On Proving Himself…
LN: Alright. Let’s talk about the most important thing for you right now, this training camp, and where you see yourself performing. Was there any area where you saw room for improvement this summer in Las Vegas and how you have worked on that area now?
RN: I just needed to improve on certain aspects of being a wing player, since I moved up a position to the three. Ballhandling, defending wing players, hitting outside jumpers consistently…all those things can always be improved upon.
LN: Where are you going to stand out above the rest of the guys trying for that last roster spot during training camp?
RN: I’m not worried about the other players competing; they are friends of mine. I’m just going to do everything in my power to help the team and get noticed.
LN: Well, is there one thing that you can bring to the table that the others can’t?
RN: I think I am a very versatile player that can help out at multiple positions on the floor. The other guys are pretty much at one set position, which then gives me an edge.
LN: What are you going to do to ensure that you make this team?
RN: Work hard. But there’s nothing I can do to ensure a roster spot. Like I said, I’ll do everything within my power to help the Lakers and my teammates.
LN: Understandable. I know training camp won’t be a cake walk. When it all starts to get tough, how do you stay motivated?
RN: Motivation comes from wanting to help my family have a good life, and from the people telling me I can’t do it. That’s all I need.
On Basketball in General…
LN: I want Lakers fans to get a chance to get to know you a bit. So let’s have some fun! Who do you think is the Lakers biggest competition this year?
RN: There are three teams I see being heavy competition for the Lakers. First is the Heat, the NBA’s defending champs, so they deserve the respect that comes with that. The OKC Thunder of course; they had a strong showing last year. And the Spurs are always going to be good.
LN: Which NBA star would you most like to defend?
RN: I would most like to defend LeBron James, Kevin Durant or Kobe, because I think that they represent the biggest challenge of anybody 1-on-1.
LN: Which player would you compare yourself, or your style of play to? Why?
RN: I don’t really compare myself to anyone. I just play my game best way I know how.
LN: Who do you predict to get MVP after this 2012-2013 season? Win the Championship?
RN: Kevin Durant will probably win this year if he stays healthy. He’s due for one. And of course I think the Lakers are going to win the championship!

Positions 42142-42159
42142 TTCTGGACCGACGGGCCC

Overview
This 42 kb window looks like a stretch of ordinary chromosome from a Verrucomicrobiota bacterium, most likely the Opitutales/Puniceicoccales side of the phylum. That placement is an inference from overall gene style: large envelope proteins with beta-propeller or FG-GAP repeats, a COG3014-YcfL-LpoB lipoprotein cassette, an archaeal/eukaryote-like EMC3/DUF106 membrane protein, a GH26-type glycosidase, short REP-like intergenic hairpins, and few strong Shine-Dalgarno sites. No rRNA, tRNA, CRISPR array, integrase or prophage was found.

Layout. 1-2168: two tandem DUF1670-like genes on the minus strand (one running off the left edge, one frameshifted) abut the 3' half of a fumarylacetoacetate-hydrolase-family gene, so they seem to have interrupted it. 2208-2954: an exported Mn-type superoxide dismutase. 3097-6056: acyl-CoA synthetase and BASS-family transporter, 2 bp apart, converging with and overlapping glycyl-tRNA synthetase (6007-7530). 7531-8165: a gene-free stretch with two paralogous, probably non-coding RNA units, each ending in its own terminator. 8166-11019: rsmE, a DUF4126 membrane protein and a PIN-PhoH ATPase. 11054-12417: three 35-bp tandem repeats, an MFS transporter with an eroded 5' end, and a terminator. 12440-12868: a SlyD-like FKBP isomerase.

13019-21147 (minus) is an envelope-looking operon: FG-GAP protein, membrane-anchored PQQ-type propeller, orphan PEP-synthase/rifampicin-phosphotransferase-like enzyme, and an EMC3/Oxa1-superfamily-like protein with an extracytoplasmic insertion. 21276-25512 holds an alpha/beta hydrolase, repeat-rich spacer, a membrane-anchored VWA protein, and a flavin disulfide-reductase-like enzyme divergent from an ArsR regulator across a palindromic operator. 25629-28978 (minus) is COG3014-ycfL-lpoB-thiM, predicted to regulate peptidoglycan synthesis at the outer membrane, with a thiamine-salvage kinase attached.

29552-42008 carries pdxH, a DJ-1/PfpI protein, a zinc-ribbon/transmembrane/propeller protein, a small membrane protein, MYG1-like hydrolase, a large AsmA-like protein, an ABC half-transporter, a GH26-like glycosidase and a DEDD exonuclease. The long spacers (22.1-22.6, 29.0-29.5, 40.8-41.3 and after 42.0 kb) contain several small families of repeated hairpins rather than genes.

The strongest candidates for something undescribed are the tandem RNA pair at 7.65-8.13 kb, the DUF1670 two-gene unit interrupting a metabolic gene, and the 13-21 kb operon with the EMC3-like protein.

LN: Tell us one thing about yourself that not many people know.
RN: I rarely watch TV. At all. I find that to be an uncommon trait in people my age.
LN: Crazy! I think I have too many sports teams to watch that it would be hard for me to not tune into the tube. Do you have any words that you live by and want to share with our readers?
RN: I have a few. But coming from a place where I’ve heard a lot of doubters, one in particular stands out right now; “Tell me I can’t, I don’t hear you.”
When Reeves ended his interview with me, with those words being his last, I felt really perplexed. The rest of the afternoon had gone on as you normally would imagine; personalized answers, but typical expectations on training camp any player would have addressed. But to be so candid on where his motivation came from, Reeves told a lot about himself.
You see, negativity is a strong motivator. For some, having people always tell you negatively how they feel about you and your goals can take a dismal toll. But for others, it’s just propulsion to prove them wrong. Reeves is in that place, and I find that to be deadly, in a good way.
Expecting to get things done your way will eventually set you up for disappointment. But having the fire behind you to be better and better gives you constant energy. If one thing is sure, Nelson is ready. And he’s been ready for a while. Mentally, he’s there. Physically, he’s there. It’s just a matter of being able to show everyone that he’s there. I have no doubt he will be able to prove he is a strong basketball player, but it depends also on how the other three perform.
When you look at Reeves, you have to agree with his statement on versatility; one thing that sets Reeves Nelson apart from Sacre, Johnson- Odom, and Somogyi is his ability to play multiple positions on the court. This makes him really valuable, not only for game time, but also practice. Imagine the usefulness to starter teammates.
Nelson also brings an unmatched aggression to the court. When honed, this quality is beneficial to the Lakers because it translates to hard work. Driving to the basket harder. Defending harder. Running the baseline harder.
Without a doubt, between his gratefulness and work ethic, Reeves would give his all for this Lakers team. His life is about basketball and playing basketball. That’s it. I expect people who are observing these four prospects to be surprised by Nelson in a great way during training camp. Nelson is going to show great prowess, and give those he competes against a run for their money. Being undrafted, he’s at a disadvantage. But with a history that has seen several controversies, watching Nelson become a team player and a hard worker, even on the bench, during Summer League a few months ago has shown how focused he really is.